dirt tracks. One story recounts how she was denied prize
money after removing her helmet and revealing that she was
a woman. She even used her riding talents and service

(03:17):
to her country, a country that was still segregated as
a civilian courier in the early nineteen forties. During World
War Two, she carried mail and documents between bases for
the US Army. She was the only woman in an
all black unit. By the nineteen fifties, Stringfield settled in Miami,
where she became a licensed practical nurse and founded the
Iron Horse Motorcycle Club. She was known around town for

(03:39):
riding her bike to work in church, though, according to
a feature in the June nineteen ninety six issue of
American Motorcyclist magazine, she was initially given a hard time
by local police. She went to see the Captain, who
challenged her to a series of tricks and figure eights,
which she performed with ease. Stringfield got her license and

(03:59):
the her rassment stopped. She eventually became known as the
motorcycle Queen of Miami. During her six decades of riding,
Stringfield owned twenty seven Harley Davidson motorcycles and rode more
than a million miles, hitting all forty eight of the
continental United States, a plus one on motorcycle trips in Brazil, Europe,
and Haiti. While Stringfield may not appear to have had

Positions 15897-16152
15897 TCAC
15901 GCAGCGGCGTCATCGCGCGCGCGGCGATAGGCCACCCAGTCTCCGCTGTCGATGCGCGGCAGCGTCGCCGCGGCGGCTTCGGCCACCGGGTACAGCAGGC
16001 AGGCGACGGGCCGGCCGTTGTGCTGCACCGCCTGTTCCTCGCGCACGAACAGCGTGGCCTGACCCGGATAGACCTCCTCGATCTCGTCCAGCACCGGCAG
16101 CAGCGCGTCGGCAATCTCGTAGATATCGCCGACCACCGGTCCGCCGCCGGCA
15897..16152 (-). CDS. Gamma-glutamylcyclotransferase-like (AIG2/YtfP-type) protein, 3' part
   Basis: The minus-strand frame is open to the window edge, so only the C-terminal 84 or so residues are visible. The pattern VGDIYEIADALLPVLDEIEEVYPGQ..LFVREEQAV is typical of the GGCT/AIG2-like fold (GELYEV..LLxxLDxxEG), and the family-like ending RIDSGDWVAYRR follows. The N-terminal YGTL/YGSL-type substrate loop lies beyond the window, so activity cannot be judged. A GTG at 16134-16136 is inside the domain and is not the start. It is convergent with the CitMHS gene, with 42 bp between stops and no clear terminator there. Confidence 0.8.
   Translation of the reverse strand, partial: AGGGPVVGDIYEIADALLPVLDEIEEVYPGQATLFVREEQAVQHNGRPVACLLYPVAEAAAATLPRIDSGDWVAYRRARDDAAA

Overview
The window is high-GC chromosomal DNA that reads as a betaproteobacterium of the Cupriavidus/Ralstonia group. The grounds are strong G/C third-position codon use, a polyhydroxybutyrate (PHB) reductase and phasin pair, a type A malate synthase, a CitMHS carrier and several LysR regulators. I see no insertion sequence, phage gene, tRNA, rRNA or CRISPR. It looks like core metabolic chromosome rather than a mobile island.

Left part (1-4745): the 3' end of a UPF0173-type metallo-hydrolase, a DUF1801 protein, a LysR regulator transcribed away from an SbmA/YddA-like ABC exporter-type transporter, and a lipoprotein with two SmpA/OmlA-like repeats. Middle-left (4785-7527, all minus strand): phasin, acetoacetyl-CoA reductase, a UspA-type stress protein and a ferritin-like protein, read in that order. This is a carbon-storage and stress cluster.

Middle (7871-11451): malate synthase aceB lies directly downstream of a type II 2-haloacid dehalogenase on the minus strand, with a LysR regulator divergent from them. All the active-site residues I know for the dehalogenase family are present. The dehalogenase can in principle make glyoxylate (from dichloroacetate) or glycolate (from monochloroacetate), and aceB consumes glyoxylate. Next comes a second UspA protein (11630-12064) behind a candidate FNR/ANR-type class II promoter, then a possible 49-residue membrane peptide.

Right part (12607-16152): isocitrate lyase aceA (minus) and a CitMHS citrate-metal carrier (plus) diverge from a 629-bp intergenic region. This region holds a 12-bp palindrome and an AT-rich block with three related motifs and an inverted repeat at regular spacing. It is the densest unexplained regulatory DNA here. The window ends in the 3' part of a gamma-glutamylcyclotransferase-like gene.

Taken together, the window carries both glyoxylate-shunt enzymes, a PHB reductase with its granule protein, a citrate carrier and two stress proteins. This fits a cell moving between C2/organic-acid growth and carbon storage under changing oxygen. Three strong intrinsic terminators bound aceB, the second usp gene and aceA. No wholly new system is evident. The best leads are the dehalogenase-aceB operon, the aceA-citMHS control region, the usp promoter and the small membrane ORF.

(04:21):
a direct influence on the civil rights movement, she perhaps
unknowingly empowered those around her. Ferrar said Bessie made an
impression on people in her community, who were proud of
her and always pleased to see this independent black woman
on a Harley riding around town. A. Ferrara met Stringfield
in nineteen ninety at the American Motorcycle Association's Motorcycle Heritage Museum.

(04:41):
Stringfield was seventy nine years old and part of the
inaugural exhibit Women in Motorcycling, and Farrar was then a
newly minted biker. The two women became friends, and Stringfield
asked Ferrar to write her biography. Ferrar recorded numerous conversations
with Stringfield during her final three years so she could
help others recognize her achievements. In the year two thousand,

(05:03):
the American Motorcycle Association began giving the Bessie Stringfield Award
to women leaders in motorcycling, and in two thousand and two,
Bessie was inducted posthumously into the Motorcycle Hall of Fame.
The writer of the article that this episode is based on,
Sherise Cunningham, is a woman motorcyclist herself I don't ride.
The things in this episode about the physical difficulty of

(05:25):
writing are from her. I wanted to end this one.
Quoting Scherise on why she wrote this piece, she said
Stringfield was a rule breaker, an icon, an adventurer, a
free spirit who managed to live her life on her
own terms. I never gave much consideration to the fact
that had it not been for the bravery and boldness
of someone like Stringfield, I might not be able to

(05:47):
zip around relatively unscathed on America's highways as a woman.
Learning her story has made an indelible impression on me,
and I don't think I'll ever be able to sit
astride my Harley again without thinking of all she gave me.
Countless other women of any race who enjoy riding with
knees in the wind. Today's episode is based on the

(06:10):
article Hidden History on two Wheels, The Story of Bessie
Springfield on HowStuffWorks dot com, written by Shrees Cunningham. Brainstuff
is a production of iHeartRadio in partnership with how stuffworks
dot Com and is produced by Tyler Klang. For more
podcasts from Myheartradio, visit the iHeartRadio app, Apple Podcasts, or
wherever you listen to your favorite shows